I enjoyed hiking with groups on Ranger led hikes. No bear sightings, but claw marks on trees and fur where they scratch their backs. BEAR SCRATCHING BACK ON TREE  I enjoyed hiking with groups that didn’t wear bear bells and holler “hey Bear” or clap their hands every five minutes. The ranger tells people bells don’t work and the way you can tell black bear scat from grizzly scat is the grizzly scat has bells in it. Hiking with a group is safe enough that you don’t need to worry about making noise to warn the bears. On one of the walks we watched a beaver carry a tree branch downriver. Amazing creatures.
It was difficult to leave this beautiful place but we knew it was time. My parents are camped at the Ole’ E Ranch in Acme, and Maggie is in Traverse City now. If we didn’t have those two main reasons to head east, we would have probably inquired about being the campground hosts for the rest of the season. 


“You can get so used to certain luxuries that you start to thinking they’re necessities, but when you have to forgo them, you come to see that you don’t need them after all. There is a big difference between needing things and wanting things - though many people have trouble telling the two apart.” - Anonymous
After leaving northern California, we took our time traveling up beautiful Hwy 101 through Oregon and Washington. Spectacular views of the rocky coastline, sea stacks, lighthouses, wildflowers, surfers, kite flyers (the Oregonians love their state), sea life and sunsets. The Oregon State parks are beautiful with trails leading to the beaches. One of my favorite areas was north of Florence. The beautiful Heceta Head Lighthouse, the one you see on so many calendars, and the famous sea lion caves. What interesting creatures. It was fun looking down on them basking in the sun on the rocky ledges from the scenic overlooks (that’s them on the rocks in the slideshow). Also, Cannon Beach with the famous, 235 ft high, Haystack Rock jutting out of the ocean. 
Our last stop, before crossing the four mile bridge across the Columbia River into Washington, was Lewis & Clark National Park Fort Clatsop. Crossing this bridge reminded us of the straits of Mackinaw and the Mackinaw Bridge in Michigan.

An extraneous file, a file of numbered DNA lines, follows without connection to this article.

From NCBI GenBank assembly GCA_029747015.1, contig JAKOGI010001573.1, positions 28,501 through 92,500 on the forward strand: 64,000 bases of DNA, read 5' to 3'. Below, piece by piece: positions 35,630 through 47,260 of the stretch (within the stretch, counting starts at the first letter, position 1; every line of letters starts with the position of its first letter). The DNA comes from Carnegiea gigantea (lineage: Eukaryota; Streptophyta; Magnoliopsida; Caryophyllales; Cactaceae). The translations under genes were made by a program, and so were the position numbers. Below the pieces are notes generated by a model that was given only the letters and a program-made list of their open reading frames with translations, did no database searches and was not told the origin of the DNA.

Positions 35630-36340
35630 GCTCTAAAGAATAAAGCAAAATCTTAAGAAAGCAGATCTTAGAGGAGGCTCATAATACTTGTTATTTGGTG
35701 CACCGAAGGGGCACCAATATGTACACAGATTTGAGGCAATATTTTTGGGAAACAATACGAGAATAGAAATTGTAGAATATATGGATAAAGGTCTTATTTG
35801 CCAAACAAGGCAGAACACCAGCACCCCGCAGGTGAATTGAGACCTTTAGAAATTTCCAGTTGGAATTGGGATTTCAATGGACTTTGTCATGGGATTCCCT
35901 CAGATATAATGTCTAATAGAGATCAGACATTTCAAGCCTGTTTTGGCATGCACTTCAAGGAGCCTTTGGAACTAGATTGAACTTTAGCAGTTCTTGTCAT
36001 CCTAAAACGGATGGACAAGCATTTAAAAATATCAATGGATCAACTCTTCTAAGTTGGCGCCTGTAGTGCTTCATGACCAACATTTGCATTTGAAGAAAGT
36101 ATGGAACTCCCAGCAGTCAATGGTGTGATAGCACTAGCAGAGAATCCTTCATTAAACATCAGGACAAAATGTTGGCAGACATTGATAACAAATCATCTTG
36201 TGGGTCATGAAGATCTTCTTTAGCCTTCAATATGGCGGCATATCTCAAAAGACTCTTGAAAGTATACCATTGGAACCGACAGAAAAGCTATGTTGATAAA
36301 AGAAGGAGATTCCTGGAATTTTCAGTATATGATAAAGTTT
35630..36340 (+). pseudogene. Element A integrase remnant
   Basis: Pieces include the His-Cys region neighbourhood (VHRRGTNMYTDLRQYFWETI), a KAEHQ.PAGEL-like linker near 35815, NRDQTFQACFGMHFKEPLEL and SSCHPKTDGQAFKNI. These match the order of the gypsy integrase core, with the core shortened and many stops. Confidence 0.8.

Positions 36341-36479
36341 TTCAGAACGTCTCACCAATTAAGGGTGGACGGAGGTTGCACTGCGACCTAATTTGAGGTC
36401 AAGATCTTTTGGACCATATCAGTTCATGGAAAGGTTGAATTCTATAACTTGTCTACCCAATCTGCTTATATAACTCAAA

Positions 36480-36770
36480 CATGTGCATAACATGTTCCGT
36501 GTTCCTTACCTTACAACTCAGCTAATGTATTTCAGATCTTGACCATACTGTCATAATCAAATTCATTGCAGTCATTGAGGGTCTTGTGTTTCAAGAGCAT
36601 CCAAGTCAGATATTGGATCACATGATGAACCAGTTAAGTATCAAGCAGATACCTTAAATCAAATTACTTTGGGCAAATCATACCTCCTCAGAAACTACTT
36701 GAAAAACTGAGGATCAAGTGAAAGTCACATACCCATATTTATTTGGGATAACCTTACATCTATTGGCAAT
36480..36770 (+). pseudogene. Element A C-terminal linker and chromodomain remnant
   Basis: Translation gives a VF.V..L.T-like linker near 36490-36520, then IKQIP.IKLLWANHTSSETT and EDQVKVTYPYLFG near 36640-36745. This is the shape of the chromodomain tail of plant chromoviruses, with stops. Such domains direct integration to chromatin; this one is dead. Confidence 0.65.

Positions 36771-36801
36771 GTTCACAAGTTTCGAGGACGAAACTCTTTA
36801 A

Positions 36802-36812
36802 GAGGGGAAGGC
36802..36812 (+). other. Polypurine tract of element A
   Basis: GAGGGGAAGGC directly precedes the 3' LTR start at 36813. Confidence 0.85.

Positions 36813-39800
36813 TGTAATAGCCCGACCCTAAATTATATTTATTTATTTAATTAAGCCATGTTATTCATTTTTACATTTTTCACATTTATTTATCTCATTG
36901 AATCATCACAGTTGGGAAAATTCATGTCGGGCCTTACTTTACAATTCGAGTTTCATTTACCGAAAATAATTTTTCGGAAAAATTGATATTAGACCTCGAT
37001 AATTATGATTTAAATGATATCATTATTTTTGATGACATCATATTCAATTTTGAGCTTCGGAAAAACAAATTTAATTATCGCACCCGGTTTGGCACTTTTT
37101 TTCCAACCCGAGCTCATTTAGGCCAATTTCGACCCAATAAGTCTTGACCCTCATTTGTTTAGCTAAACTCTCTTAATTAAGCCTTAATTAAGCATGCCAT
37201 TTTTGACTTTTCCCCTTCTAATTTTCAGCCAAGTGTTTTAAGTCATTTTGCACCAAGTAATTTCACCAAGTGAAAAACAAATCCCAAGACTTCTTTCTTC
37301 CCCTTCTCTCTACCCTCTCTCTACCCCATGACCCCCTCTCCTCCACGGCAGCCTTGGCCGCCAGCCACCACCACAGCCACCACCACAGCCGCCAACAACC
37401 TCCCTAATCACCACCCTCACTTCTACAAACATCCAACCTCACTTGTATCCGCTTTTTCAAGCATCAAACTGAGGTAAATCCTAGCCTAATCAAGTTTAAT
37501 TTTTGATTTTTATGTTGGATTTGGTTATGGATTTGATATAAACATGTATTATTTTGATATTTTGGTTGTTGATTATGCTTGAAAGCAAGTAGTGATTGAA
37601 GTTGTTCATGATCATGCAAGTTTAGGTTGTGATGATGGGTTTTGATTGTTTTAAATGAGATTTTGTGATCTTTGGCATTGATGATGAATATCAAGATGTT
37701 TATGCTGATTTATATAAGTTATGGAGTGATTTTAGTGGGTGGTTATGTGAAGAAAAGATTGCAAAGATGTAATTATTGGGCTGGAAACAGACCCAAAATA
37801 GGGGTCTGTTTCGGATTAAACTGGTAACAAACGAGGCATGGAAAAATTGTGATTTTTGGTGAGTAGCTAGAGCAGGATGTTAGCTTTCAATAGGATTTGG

In 1978, when we first traveled this route, we stayed at a free campground called “The Promise Land”. We remember driving through the coastal fog and being relieved to find a place to get off the road for the night. It was the perfect haven with free electric hookup. It truly was “the promise land”. We hoped to camp there this trip. It was not at all like we remembered, so we kept on truckin’ north to Kalaloch Beach, in Olympic National Park, where we had the best of two worlds, the beach on one side and the spruce forest on the other. 
We passed through the now famous town of Forks on our way to the northern part of the National Park. All you Twilighters know what I’m talking about.  There was “twilight” coffee, twilight tours, twilight you name it. Dick said he planned to stop for some “twilight” gas. The Lincoln Theatre (in downtown Port Angeles) was the one used in New Moon. Days before the showing of Eclipse, third in the series, there were fans lined up and camped in tents all along the sidewalk.
We camped at Heart of the Hills Campground near Port Angeles. This area has always been a favorite to us after living and working in Port Angeles thirty-two years ago. The town has grown a bit, with even a Walmart, but the downtown still has its charm. Dick had hoped to do an overnight hike in the high country, but the trails were impassable because of too much snow. We did several day hikes and especially enjoyed hiking up at Hurricane Ridge in the subalpine meadows; walking among wildflowers with beautiful glacier filled mountain peaks surrounding us. It’s how I imagine the Swiss Alps. I kept belting out the Sound of Music.
I was pleased to hear the park was removing two dams on the Elwha River that have stood since the early 1900s. This will restore salmon to the river and bring the area back to the natural.
We were on our way to visit Maggie in Anacortes. We took the ferry from Port Townsend over to Whidbey Island and north to Washington Park, a city park not too far from her. We would be there over July 4. A total of ten days altogether. Our friend Chuck Woodbury drove up from Edmonds to visit us. We are friends from the newspaper days. He was publishing Outwest Magazine the same years we published The Dick E. Bird News. He and Dick have a lot in common and we had a great day catching up. Chuck now has a website for RVers and has added Dick’s RV Shrink column